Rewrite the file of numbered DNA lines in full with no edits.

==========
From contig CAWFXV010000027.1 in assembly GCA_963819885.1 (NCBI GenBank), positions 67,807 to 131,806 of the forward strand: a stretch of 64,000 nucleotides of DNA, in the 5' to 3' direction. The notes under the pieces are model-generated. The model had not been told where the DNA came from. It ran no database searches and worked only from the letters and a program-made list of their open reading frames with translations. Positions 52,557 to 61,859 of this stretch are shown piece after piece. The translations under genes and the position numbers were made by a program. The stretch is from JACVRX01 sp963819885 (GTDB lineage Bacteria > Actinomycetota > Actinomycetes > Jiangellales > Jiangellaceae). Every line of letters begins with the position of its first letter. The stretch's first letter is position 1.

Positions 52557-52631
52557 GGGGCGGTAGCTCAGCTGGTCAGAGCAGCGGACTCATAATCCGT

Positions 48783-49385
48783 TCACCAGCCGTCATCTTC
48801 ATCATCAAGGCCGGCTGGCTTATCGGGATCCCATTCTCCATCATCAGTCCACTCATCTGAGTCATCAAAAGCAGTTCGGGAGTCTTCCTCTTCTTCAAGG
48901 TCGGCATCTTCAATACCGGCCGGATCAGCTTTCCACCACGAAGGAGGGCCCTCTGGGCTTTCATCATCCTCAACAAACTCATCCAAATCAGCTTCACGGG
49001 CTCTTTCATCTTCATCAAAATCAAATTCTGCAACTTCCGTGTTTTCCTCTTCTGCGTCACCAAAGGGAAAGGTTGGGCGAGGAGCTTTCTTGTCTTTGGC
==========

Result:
From contig CAWFXV010000027.1 in assembly GCA_963819885.1 (NCBI GenBank), positions 67,807 to 131,806 of the forward strand: a stretch of 64,000 nucleotides of DNA, in the 5' to 3' direction. The notes under the pieces are model-generated. The model had not been told where the DNA came from. It ran no database searches and worked only from the letters and a program-made list of their open reading frames with translations. Positions 52,557 to 61,859 of this stretch are shown piece after piece. The translations under genes and the position numbers were made by a program. The stretch is from JACVRX01 sp963819885 (GTDB lineage Bacteria > Actinomycetota > Actinomycetes > Jiangellales > Jiangellaceae). Every line of letters begins with the position of its first letter. The stretch's first letter is position 1.

Positions 52557-52631
52557 GGGGCGGTAGCTCAGCTGGTCAGAGCAGCGGACTCATAATCCGT

Positions 48783-49385
48783 TCACCAGCCGTCATCTTC
48801 ATCATCAAGGCCGGCTGGCTTATCGGGATCCCATTCTCCATCATCAGTCCACTCATCTGAGTCATCAAAAGCAGTTCGGGAGTCTTCCTCTTCTTCAAGG
48901 TCGGCATCTTCAATACCGGCCGGATCAGCTTTCCACCACGAAGGAGGGCCCTCTGGGCTTTCATCATCCTCAACAAACTCATCCAAATCAGCTTCACGGG
49001 CTCTTTCATCTTCATCAAAATCAAATTCTGCAACTTCCGTGTTTTCCTCTTCTGCGTCACCAAAGGGAAAGGTTGGGCGAGGAGCTTTCTTGTCTTTGGC